The Great Hall.
You enter next the Great Hall.
Grande it was in days of old, its oak
carved with the chronicles of folk
back almost to the fall.
A gallery of excellence, a temple of the arts,
A blossoming of hothouse plants
before the frosts got in.
Facing you, the hardy Caryatid. ref
See her now that her hour has gone:
the stones she proudly held aloft
are dust to walk upon -
or splayed in patterns round her feet,
white petals from a rose.
Impassive as a firedog,
older than steel,
remembering the days when people used to kneel,
now daubed with pop art circles
to produce a modern feel,
she stands beneath a stained glass eye,
has stood there long
in glass-stained sun;
an apparition who has seen
all changes come to pass,
watched dispositions, forms,
like adders in the grass
or shadows on the carriage window
as the engine gathers speed.
Move in stillness if you will
to view the bas-relief. ref
Here all is shadowed flux and flow.
Think: shifting sands, life-giving bleed,
motif leaching into motif; light
and dark, an ocean tide:
our ever-moving picture show.
Our history in silhouette:
shadows of a shade. The youngest son,
not blooded yet
(and truth to tell, not quite
when chattels, house and grounds seemed lost,
our father dead, the heir unfit -
and that far from the end of it,
for then was found
an unknown, virulent decay
worming its spongiforming way ref
from floor to floor
into the very heart and core
of our imaginings - a modern
Atlas suddenly, a Jacob, took 1 2
the world upon his shoulders, stole
birthright and title, self-esteem,
his brother's seniority,
to sell abroad, illegally,
the instruments of dignity,
the family identity:
our diaries and history,
our manuscripts and tapestries,
the precious jades and ivories,
the lily of pure gold.
The family and house were saved,
but narratives we'd loved of old
and treasured beyond life were told,
in strange, unsympathetic languages.
Dear visitor, you entered by the very door
through which they came, those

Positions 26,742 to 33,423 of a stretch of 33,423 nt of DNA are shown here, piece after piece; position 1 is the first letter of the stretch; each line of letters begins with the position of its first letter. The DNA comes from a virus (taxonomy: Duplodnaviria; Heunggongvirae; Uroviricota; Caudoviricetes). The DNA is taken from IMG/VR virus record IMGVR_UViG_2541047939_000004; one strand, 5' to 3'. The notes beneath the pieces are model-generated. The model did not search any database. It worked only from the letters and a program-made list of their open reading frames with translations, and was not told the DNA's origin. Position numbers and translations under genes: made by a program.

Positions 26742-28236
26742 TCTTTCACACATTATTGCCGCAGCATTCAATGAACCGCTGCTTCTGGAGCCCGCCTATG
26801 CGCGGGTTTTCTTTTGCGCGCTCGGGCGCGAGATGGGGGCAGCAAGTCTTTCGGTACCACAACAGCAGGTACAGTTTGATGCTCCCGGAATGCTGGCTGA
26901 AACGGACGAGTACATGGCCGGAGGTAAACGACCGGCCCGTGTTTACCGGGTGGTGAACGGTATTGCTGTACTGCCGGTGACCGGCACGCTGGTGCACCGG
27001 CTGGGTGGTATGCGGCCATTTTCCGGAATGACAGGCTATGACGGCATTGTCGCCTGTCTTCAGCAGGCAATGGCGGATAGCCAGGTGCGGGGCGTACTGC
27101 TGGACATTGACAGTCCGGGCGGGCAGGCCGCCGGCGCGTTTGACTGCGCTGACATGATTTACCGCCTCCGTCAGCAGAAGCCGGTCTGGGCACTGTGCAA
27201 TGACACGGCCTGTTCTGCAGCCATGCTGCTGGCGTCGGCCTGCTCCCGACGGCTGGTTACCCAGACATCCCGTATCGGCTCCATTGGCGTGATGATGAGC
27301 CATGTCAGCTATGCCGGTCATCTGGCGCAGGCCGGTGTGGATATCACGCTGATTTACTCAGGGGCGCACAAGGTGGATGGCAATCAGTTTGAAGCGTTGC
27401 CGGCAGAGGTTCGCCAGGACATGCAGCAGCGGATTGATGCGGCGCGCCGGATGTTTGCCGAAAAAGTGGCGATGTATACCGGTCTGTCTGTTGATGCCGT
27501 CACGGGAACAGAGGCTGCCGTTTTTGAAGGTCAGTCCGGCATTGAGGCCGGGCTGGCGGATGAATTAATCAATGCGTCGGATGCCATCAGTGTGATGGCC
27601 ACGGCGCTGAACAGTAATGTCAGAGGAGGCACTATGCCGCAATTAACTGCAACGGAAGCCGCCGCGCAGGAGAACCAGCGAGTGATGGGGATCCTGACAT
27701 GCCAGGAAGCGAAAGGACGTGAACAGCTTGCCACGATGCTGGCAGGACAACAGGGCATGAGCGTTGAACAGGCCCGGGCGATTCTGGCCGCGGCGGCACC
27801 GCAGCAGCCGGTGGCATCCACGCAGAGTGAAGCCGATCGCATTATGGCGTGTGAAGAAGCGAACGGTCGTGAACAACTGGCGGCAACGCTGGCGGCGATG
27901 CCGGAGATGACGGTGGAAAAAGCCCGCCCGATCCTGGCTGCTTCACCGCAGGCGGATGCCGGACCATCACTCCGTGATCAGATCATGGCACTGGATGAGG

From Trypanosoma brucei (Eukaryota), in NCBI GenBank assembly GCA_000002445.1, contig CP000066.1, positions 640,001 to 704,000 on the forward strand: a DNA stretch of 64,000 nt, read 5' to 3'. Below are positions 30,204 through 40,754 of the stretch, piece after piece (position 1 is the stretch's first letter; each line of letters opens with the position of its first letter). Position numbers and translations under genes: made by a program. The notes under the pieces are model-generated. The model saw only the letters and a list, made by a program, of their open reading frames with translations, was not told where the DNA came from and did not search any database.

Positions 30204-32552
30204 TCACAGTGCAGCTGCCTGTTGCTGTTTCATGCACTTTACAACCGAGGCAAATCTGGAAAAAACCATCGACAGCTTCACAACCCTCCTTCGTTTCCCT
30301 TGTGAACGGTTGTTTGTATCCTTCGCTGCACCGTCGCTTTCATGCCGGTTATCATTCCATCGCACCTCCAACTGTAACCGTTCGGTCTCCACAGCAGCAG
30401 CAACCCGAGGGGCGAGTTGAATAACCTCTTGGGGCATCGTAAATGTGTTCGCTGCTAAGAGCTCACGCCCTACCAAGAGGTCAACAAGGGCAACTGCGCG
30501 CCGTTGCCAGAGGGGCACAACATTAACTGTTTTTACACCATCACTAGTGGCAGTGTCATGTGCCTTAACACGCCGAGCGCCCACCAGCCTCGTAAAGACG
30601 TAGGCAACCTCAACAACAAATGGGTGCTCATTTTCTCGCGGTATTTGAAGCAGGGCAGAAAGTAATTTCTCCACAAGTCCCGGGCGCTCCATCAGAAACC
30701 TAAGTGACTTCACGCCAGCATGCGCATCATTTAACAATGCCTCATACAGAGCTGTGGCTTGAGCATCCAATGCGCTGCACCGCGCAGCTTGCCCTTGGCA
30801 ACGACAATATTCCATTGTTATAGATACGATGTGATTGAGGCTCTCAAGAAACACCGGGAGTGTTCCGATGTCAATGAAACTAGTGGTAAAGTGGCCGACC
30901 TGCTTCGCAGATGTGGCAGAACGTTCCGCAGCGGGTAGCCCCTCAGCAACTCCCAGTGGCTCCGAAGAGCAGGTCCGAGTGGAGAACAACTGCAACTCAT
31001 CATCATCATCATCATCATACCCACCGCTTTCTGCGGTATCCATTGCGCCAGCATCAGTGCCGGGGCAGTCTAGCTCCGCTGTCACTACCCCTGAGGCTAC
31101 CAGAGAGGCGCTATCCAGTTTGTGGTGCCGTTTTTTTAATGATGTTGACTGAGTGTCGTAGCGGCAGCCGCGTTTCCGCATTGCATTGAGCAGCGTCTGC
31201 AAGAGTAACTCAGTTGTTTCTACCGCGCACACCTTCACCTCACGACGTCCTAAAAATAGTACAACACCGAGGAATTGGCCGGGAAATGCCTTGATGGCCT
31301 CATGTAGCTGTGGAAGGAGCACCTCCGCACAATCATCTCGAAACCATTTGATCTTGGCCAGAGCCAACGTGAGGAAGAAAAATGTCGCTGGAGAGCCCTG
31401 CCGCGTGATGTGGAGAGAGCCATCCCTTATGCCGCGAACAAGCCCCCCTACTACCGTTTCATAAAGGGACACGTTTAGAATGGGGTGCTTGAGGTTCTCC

financiers, and the whole cast
to strip and asset-strip and rip
out all the grandeur that was here.
Nowhere now, the words, the talk,
the child-like figures carved in chalk,
the riverside sold off for shops,
The Queen Anne gardens ploughed for crops.
Nowhere, the lead glaze earthenware,
the chinoiserie anchorite, 1 2
the painted alabaster bear, ref
the Buddhas carved in andesite, ref
but here instead (from truckle bed, ref
from engine head and hammerhead,
nails, bow saws, axe and trowel) was born
this strange, mutated quadruped
with bullshit on its horn.
The moon petals the sea. Rose petals the sea. Stone sea. Stone petals. Rose petals of stone. Stone rising before me. Sea moves. How moves...
It all depends, you see, how you go about it. And that I cannot tell you, for that will be dictated by you and by you knowing your friends...
Hello everyone who follows David King (My Father). On behalf of the family this post is to let you know that Dad sadly passed away, peacefu...
I have been struggling again of late to keep up with my visiting and commenting etc. The latest inroads into the time available for the keyb...
extract from the poem Koi by John Burnside All afternoon we've wandered from the pool to alpine beds and roses ...
Tuesday, 18 March 2008
Short, Official Guide Book II
Continuing the threatened serialisation of Short, Official Guide Book to Ancestral Home from its introduction of 12/03/08, the tour proper begins here:-